As I continue to provide therapy for individual struggling with depression, I frequently see clients who feel validated by the words “depression feels more like numbness than sadness.” They say to me “That’s it! Yes, because I don’t feel sad, I Feel numb.” I follow this up by talking about the pain that comes with numbness and the inability to feel our emotions. Here, Mitch Clark details his feelings of numbness. The same article also highlights how so many men find it difficult to talk about their depression and feel a sense of embarrassment. Most men report after finally being able to talk about the feelings of numbness and lack of emotions, that is their starting point to feeling better.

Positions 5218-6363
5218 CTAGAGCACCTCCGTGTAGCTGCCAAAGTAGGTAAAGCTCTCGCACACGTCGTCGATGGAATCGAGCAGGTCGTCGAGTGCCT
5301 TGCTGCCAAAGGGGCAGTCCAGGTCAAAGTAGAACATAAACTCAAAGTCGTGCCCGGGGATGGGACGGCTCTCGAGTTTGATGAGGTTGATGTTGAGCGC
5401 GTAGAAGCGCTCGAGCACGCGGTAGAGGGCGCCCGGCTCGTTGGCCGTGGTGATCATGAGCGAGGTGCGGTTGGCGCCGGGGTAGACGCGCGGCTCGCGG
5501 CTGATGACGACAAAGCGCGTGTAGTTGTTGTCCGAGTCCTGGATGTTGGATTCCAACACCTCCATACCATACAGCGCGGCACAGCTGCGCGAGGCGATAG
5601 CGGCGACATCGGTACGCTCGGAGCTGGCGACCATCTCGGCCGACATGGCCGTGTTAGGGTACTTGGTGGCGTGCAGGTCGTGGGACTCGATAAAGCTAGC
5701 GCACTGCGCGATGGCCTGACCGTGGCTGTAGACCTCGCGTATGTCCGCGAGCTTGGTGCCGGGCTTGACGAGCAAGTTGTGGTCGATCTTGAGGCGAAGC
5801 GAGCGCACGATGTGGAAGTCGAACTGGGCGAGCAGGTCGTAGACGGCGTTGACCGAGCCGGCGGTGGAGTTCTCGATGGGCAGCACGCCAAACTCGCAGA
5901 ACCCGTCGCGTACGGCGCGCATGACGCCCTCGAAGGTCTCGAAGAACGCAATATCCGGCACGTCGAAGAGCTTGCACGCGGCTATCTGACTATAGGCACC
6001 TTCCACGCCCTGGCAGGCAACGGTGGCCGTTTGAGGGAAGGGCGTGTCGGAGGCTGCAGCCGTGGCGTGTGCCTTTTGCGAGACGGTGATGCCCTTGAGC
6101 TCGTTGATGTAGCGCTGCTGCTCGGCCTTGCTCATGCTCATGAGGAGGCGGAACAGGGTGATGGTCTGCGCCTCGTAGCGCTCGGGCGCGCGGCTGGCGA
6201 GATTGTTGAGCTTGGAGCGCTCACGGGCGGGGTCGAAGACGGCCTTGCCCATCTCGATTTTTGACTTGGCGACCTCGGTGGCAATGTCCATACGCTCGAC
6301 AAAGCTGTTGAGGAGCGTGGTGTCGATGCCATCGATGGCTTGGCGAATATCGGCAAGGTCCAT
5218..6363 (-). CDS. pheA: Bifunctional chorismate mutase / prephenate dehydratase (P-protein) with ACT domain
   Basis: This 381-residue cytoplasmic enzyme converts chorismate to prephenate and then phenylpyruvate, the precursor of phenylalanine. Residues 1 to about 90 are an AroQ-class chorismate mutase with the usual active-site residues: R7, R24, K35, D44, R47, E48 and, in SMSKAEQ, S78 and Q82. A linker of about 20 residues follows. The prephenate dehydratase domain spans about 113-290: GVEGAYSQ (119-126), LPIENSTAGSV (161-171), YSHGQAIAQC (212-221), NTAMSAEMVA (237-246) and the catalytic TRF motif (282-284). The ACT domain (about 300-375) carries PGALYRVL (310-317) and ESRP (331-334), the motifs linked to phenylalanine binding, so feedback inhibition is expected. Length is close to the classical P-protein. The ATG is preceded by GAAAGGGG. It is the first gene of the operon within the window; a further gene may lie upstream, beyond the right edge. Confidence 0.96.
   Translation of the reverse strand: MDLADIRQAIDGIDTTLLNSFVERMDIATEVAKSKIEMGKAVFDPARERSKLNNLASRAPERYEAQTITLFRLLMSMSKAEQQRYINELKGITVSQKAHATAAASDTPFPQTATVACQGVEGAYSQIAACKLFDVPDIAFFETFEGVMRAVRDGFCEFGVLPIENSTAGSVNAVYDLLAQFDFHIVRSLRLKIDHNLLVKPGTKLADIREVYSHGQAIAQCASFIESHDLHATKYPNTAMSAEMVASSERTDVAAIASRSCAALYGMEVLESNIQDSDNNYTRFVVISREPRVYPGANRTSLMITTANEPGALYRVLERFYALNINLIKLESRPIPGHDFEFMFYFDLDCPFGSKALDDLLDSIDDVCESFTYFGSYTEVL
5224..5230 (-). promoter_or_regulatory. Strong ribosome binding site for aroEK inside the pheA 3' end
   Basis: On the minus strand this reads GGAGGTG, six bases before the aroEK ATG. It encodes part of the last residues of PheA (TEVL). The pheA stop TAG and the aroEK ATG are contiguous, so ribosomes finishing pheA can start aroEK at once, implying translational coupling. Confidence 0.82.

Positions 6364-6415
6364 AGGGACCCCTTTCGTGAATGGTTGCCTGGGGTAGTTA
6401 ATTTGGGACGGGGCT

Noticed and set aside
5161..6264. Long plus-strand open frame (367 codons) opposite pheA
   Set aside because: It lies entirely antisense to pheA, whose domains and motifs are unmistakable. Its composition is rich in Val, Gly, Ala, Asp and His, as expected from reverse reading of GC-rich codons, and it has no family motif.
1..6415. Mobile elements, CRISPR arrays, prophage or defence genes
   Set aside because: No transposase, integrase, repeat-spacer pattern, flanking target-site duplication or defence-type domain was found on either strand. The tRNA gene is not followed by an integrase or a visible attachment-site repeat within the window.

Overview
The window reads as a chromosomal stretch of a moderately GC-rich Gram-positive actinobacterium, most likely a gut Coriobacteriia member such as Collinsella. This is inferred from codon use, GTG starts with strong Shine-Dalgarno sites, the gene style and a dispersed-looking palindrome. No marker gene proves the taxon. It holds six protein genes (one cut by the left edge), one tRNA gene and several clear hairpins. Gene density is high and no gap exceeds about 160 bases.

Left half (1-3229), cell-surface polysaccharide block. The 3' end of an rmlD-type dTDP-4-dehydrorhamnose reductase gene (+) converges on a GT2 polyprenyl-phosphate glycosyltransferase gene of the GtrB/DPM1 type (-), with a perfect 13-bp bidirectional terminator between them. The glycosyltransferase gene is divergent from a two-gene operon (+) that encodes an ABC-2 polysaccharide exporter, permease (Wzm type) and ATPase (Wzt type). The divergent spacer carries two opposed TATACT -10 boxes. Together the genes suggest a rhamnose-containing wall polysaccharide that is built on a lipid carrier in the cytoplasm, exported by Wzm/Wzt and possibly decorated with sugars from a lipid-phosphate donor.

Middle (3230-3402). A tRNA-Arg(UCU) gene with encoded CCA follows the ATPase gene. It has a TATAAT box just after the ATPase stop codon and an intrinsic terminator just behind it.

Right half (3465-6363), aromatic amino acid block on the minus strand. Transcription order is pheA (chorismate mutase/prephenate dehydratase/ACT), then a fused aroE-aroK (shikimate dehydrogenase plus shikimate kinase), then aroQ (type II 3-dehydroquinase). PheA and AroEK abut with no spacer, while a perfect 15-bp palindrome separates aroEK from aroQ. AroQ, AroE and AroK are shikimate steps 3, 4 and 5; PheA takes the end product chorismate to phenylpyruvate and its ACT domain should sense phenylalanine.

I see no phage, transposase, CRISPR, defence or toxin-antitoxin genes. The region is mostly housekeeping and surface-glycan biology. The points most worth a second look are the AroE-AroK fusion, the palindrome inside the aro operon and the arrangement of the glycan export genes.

It doesn’t always work in this way, but I often experience that clients can identify a traumatic event or even a minor setback that resulted in pretending that everything was fine. This results in an initial attempt to keep feelings such as anger, sadness, fear, guilt and shame at bay but eventually leads to blocking feelings of joy and distancing oneself from positive relationships. Once a client can move into the feelings of pain, they can move into feelings of joy. The opposite is also true. Marsha Linehan talks about engaging in preferred activities or engaging in healthy relationships as a pathway through the darkness as well. This may be harder, as it can feel invaliding (to try to experience joy when we are experiencing numbness). However, this article explains how to ease into joy when we are feeling depressed.